You’ve probably noticed that most gauges and meters don’t use a full 360° minimum to maximum. We need to provide a scale factor that allows the sensor’s 0–360° to translate to the gauge’s units. In this case, a pressure gauge that registers 0–100 PSI. As you can see back in Photo 3, the gauge’s minimum pressure is 0 PSI. Its maximum pressure is 100 PSI, but this isn’t 360° from 0 PSI. If we look across the gauge (180°) from 0 PSI, we see 70 PSI. If the gauge was allowed to rotate 360°, then the reading would be 140 PSI (70 PSI × 360°/180° = 140 PSI). We’ll use a scale value of 140. By dividing the angle in bits by 140, we can determine that 1 PSI is equal to a value of 29.25. We’ll scale by 10 and use the value 293 to avoid decimals. So, full scale, 40950/293 = 139.76 degrees°. Close enough. Pressure will therefore be: angle (in bits) × 10 /293.

We only have one issue left. Unless we are improbably lucky, the chance that the magnet we’ve glued onto the gauge’s needle will be oriented correctly for the measured angle to be zero is zero! Now we could turn on the circuitry and rotate the sensor until it reads zero with 0 PSI on the gauge and then glue the sensor in place on the gauge’s face. Or we can use an auto zero function to set the present orientation to zero no mater what angle it is reading. This function merely remembers this arbitrary reading and subtracts it from whatever is in the Angle (in bits) register. I call this calculation MyAdjustedAngle. Any further calculations will be based on this value.

Since I won’t be using the “burn” function, I’ll need to save this value so it can be restored should the gauge (circuit) lose power. The Microchip Technology PIC18F24K80 microcontroller, I’m using has plenty of EE storage of which I’ll need just 2 bytes. If you wanted to change any of the default configuration values, these could also be saved and restored as well. At power-up, you must read these values from EEPROM and write them to the sensor’s register set so the sensor’s default values are updated with your preferences.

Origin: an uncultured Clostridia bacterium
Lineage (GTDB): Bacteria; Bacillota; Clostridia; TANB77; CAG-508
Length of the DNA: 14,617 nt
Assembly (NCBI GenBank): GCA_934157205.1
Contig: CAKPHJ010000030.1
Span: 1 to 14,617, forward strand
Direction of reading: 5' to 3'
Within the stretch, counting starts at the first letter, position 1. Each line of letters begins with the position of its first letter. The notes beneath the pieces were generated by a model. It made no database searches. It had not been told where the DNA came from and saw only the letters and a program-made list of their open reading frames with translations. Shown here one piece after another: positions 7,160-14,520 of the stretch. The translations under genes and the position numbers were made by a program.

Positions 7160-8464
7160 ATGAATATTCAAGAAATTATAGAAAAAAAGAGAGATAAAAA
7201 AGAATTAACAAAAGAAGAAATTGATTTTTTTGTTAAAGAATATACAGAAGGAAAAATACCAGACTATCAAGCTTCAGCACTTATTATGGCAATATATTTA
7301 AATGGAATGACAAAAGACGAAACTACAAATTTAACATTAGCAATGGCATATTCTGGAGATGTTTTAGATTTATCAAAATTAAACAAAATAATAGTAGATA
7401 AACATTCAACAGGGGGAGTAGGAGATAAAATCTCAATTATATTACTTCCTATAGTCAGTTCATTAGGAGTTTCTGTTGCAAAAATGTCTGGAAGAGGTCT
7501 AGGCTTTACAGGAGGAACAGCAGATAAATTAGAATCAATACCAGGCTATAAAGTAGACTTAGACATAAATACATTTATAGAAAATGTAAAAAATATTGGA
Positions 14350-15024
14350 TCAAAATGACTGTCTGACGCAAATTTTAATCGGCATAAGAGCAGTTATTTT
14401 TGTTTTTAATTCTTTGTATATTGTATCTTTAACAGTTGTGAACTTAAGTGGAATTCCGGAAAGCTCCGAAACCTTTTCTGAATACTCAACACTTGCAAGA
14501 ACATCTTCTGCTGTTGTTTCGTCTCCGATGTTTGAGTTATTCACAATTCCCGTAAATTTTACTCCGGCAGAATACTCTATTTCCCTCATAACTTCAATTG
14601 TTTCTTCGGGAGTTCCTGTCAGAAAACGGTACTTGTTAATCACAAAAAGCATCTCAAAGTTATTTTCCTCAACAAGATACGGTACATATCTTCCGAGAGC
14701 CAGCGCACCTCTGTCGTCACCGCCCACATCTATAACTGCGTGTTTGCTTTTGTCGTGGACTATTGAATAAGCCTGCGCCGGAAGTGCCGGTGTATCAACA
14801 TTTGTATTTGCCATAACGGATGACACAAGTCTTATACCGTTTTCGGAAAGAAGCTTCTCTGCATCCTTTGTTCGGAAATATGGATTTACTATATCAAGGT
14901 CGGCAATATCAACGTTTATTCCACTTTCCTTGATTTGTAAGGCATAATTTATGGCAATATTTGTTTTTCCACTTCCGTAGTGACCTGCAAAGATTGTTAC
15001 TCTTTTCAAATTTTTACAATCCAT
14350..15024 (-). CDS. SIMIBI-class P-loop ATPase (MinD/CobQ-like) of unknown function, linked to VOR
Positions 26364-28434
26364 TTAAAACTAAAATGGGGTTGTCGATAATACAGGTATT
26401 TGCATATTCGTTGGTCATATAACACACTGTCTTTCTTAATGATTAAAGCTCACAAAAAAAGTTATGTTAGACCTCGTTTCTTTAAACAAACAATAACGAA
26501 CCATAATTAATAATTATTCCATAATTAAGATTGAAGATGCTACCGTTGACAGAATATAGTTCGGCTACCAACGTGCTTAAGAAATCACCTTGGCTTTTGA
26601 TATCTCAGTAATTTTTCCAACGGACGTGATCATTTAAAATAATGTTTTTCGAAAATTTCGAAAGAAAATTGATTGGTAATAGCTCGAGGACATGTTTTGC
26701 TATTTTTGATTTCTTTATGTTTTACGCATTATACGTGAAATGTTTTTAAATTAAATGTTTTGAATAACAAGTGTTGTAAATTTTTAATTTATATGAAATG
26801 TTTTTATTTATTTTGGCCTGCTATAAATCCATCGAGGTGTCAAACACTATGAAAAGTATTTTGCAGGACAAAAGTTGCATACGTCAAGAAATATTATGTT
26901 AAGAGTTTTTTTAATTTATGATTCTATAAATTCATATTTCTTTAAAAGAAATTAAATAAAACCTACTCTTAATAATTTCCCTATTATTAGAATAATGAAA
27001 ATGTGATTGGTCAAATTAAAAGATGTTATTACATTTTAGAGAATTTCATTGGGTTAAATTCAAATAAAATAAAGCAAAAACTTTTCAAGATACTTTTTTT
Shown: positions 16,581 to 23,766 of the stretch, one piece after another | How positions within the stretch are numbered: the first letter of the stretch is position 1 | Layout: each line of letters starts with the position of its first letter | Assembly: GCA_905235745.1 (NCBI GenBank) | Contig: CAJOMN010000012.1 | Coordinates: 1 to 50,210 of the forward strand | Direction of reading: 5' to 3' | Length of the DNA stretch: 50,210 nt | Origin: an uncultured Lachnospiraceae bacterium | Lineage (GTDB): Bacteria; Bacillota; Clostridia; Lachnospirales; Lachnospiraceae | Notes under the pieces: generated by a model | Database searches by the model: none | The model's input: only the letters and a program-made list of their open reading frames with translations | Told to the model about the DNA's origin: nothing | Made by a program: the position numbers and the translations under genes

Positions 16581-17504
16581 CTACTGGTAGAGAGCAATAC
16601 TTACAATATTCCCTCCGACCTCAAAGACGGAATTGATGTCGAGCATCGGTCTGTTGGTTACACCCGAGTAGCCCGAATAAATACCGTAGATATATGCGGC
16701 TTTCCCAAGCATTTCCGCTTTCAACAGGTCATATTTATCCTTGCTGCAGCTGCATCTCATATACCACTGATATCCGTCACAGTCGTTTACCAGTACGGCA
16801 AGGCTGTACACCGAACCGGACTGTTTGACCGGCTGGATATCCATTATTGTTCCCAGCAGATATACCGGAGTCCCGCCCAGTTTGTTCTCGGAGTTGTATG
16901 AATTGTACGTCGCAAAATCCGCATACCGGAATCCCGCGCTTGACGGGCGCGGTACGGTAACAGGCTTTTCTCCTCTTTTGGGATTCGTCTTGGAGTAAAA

While the flowchart shows all modes are possible after each reading of the sensor chip, only one mode will be active at a time. Each mode will display four lines of information (see Photo 6). Line 1 shows the present state of that mode’s parameter value. The second line shows the status of the magnet, so you have confidence in the displayed value. The third line instructs you to use a button to determine a selection from the menu presented on the fourth line. The Menu presented on the fourth line is dependent on the present mode. Five menus are possible: Main, Configuration, Data, Auto, and AreYouSure. From a Main menu “Pres Ang Cfg Data,” you can choose (to display) Pressure, Angle, Configuration, or Data. The last two selections actually exit to submenus Configuration or Data.

Photo 6 
The project is now showing 0 PSI after I used the Auto Offset function to create the offset necessary to adjust the sensor’s magnetic position to that of “zero” PSI on the gauge.

The Configuration menu holds data that the user can change as the menu displayed is “Next Inc Dec Exit.” You can use buttons 2 and 3 to change the data shown on line 1. The Exit button returns to the Main menu displaying Pressure. The Next button cycles through the modes 2, 3, and 9, Offset, Scale, and Auto Offset. Modes 9 (and 10) were added to take care of the offset more efficiently. While in mode 2 (Offset), you can step through values of Offset, which is used to determine MyAdjustedAngle, but you have the power to set this value automatically. Mode 9 displays no data. It merely asks if you wish to set this value automatically and uses the Auto menu “Next Yes . Exit.”